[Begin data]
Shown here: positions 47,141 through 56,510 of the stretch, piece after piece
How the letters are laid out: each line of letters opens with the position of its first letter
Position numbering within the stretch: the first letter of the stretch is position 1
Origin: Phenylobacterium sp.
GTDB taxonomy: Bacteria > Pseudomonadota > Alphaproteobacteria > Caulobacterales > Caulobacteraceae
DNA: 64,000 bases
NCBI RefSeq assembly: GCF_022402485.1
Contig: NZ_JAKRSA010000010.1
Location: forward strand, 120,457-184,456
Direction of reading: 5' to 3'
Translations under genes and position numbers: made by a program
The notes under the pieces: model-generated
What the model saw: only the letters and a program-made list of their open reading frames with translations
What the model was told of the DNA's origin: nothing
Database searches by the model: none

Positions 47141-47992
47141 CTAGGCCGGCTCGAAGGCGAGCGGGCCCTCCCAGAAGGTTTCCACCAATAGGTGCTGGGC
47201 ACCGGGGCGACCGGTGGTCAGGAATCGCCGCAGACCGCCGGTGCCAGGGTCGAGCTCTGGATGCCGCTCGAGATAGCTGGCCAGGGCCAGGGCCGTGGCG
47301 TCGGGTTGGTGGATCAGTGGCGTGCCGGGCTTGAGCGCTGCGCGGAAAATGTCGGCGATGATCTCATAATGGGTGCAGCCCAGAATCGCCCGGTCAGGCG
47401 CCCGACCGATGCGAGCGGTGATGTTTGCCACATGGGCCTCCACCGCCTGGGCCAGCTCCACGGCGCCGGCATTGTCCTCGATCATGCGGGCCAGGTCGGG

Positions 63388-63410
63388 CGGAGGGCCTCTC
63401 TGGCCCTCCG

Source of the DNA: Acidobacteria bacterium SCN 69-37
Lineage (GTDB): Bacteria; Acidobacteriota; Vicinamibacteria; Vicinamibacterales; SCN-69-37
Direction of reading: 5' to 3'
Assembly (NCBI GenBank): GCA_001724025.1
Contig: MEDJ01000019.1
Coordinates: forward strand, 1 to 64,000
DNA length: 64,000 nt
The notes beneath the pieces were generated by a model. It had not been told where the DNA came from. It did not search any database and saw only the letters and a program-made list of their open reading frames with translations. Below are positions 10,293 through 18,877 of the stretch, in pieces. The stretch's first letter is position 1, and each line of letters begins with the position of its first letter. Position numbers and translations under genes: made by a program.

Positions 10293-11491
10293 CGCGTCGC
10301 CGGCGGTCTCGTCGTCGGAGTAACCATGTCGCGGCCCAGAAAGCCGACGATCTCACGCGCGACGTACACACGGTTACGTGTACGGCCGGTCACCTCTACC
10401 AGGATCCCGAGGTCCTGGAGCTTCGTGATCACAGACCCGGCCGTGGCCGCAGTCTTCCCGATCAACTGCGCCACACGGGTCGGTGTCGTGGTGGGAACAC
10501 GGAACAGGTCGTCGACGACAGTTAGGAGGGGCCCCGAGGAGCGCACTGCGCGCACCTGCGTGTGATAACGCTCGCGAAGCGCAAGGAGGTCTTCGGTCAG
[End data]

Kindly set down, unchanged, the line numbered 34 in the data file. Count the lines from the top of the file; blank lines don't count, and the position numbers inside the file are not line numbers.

10301 CGGCGGTCTCGTCGTCGGAGTAACCATGTCGCGGCCCAGAAAGCCGACGATCTCACGCGCGACGTACACACGGTTACGTGTACGGCCGGTCACCTCTACC